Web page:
Worth defending

April 10, 2005|By Andy Smarick

THOUGH A MAGNET for criticism throughout its three-year history, the No Child Left Behind law is under attack today as never before.

Connecticut just announced plans to file a federal lawsuit claiming NCLB is an unfunded mandate, and Utah may forgo millions in federal funds to avoid the law's accountability requirements. In response to these challenges and others, the U.S. Education Department is changing the way it administers fundamental provisions in the law, and Education Secretary Margaret Spellings pledged Thursday to be more flexible in enforcing the law.

This pattern is regrettable.

For decades, states were not held accountable for the billions in federal education dollars they received. So despite the doubling of education spending between 1970 and 2000, student achievement, however measured, remained flat and low.

In 2003, nearly 40 percent of our nation's fourth-graders were reading at the "below basic" level. Worse, the achievement gap between low-income and minority students and their peers remained staggeringly large.

These problems persisted even though most states implemented significant education reforms throughout the 1980s and 1990s.

NCLB was the federal response, an effort to narrow the achievement gap, provide options to children in failing schools and ensure that future federal funds were well spent.

As a congressional aide during the deliberations of NCLB, I saw members of both parties struggle to find the delicate balance between using federal power to instigate needed change and respecting the states' historical authority over education.

But in a recently released report that drastically expands the war against NCLB, the National Conference of State Legislatures charges that NCLB unconstitutionally intrudes on K-12 policy and must cease immediately.

This report is politically significant because it represents the consensus of the legislatures of 50 states. It's also significant as a matter of policy because it ignores the states' previous inability to fix public education.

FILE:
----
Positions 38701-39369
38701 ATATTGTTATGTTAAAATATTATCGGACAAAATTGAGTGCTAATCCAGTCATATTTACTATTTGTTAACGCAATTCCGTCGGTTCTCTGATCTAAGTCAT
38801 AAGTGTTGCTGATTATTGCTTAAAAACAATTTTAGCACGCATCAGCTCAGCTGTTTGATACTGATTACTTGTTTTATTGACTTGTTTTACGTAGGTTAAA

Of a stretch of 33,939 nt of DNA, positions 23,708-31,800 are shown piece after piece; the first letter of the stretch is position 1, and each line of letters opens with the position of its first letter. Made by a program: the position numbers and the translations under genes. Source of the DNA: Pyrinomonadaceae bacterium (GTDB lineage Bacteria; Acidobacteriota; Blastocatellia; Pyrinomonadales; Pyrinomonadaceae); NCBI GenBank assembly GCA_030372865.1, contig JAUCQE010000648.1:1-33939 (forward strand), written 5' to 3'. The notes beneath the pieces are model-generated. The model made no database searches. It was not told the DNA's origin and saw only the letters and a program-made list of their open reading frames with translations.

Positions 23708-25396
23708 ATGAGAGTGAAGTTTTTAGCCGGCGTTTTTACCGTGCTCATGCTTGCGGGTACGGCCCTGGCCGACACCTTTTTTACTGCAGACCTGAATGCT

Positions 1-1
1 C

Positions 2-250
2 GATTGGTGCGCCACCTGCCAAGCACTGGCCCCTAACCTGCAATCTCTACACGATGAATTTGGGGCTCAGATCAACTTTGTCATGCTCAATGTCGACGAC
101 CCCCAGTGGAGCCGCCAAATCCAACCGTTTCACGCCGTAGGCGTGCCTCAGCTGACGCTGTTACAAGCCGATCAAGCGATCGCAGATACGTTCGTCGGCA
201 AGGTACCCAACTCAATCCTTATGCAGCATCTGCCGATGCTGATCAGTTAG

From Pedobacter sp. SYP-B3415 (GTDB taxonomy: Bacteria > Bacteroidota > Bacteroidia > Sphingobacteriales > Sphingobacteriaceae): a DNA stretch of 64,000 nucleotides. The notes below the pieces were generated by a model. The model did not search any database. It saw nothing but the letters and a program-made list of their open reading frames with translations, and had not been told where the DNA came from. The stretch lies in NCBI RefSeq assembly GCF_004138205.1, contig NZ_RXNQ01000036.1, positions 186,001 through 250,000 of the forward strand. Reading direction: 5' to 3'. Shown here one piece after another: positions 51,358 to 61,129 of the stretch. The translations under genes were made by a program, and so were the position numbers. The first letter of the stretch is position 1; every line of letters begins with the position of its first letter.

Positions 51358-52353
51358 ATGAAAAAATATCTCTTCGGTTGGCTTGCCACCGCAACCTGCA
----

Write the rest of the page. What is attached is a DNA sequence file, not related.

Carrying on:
Maryland's education leadership deserves credit for not enlisting in this war against NCLB and instead dedicating its energy to improving student performance. From its slogan - "achievement matters most" - to its leadership on assessments, to its use of innovative strategies to improve some of Baltimore's worst schools, the state Department of Education has shown that its heart, mind and elbow grease are in the right place.

With that said, there is still enormous work to be done in Maryland. My concern is that the widening anti-NCLB fever could prove contagious and encourage some in our state to buck the spirit or letter of the law.

Indeed, the symptoms are already there. The president of the state legislative group and a member of its NCLB committee are both members of the Maryland House of Delegates.

So, to those Marylanders hostile or ambivalent to NCLB, please keep three things in mind:

Assessments identify problems. The point isn't testing for its own sake. Because of standardized tests, we know that less than half of Maryland's eighth-graders are proficient in math and that in Baltimore, two out of three black 10th-graders cannot read proficiently. Even in high-performing school districts such as Howard County, a low-income fifth-grader is four times more likely to read at the lowest level. NCLB's required student-level tests are a critical component of reform.

Though invaluable, assessments aren't enough. As the saying goes, "Weighing the pig doesn't make it fatter." Maryland has had nationally recognized assessments for 15 years that have shed light on the performance of our districts, schools and student groups. Yet that information hasn't translated into desired results.

Despite being one of the nation's wealthiest and most-educated states and spending above average on schools, Maryland's reading and math scores are not statistically different from the national average. Our racial achievement gap is the same as the national average, and our low-income students are among the lowest-performing in the nation. NCLB requires data to be used to continually improve all schools and mandates swift action to fix those that are failing.

Children in failing schools deserve other options. While several persistently failing Maryland schools have been reconstituted in recent years, countless others have simply languished, untouched by reform. NCLB gives their students the right to transfer to a higher-performing school or receive federally funded tutoring. This year, more than 60,000 Maryland children - 40,000 in Baltimore alone - are in failing schools. Take away NCLB and the alternatives for these kids are taken away.

To be fair, the report by the states' legislators is not all bad, and NCLB isn't perfect. But NCLB was a response to the states' inability to take the tough steps needed to improve public schooling. And the state legislatures' "leave us alone, we'll take care of it" posture represents a step backward.

Maryland should reject the contempt for NCLB, now so fashionable elsewhere, and continue to embrace the law's commitment to improved academic achievement for all our children.

Andy Smarick is director of the Charter School Leadership Council and a member of the Governor's Commission on Quality Education. The views expressed here are his own.

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